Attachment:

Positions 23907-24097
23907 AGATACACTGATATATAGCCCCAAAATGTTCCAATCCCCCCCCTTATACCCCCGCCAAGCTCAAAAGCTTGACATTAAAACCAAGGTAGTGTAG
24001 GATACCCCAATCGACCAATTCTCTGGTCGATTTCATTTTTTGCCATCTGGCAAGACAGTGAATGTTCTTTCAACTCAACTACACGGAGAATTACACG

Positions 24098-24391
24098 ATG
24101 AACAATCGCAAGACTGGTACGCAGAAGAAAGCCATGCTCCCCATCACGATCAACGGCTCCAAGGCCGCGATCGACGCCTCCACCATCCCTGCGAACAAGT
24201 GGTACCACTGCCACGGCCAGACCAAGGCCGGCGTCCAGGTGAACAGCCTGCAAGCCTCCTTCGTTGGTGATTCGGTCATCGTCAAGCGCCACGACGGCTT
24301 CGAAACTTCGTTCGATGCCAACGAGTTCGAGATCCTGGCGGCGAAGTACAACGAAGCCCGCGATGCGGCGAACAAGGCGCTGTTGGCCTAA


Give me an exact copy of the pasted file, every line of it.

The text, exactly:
Positions 23907-24097
23907 AGATACACTGATATATAGCCCCAAAATGTTCCAATCCCCCCCCTTATACCCCCGCCAAGCTCAAAAGCTTGACATTAAAACCAAGGTAGTGTAG
24001 GATACCCCAATCGACCAATTCTCTGGTCGATTTCATTTTTTGCCATCTGGCAAGACAGTGAATGTTCTTTCAACTCAACTACACGGAGAATTACACG

Positions 24098-24391
24098 ATG
24101 AACAATCGCAAGACTGGTACGCAGAAGAAAGCCATGCTCCCCATCACGATCAACGGCTCCAAGGCCGCGATCGACGCCTCCACCATCCCTGCGAACAAGT
24201 GGTACCACTGCCACGGCCAGACCAAGGCCGGCGTCCAGGTGAACAGCCTGCAAGCCTCCTTCGTTGGTGATTCGGTCATCGTCAAGCGCCACGACGGCTT
24301 CGAAACTTCGTTCGATGCCAACGAGTTCGAGATCCTGGCGGCGAAGTACAACGAAGCCCGCGATGCGGCGAACAAGGCGCTGTTGGCCTAA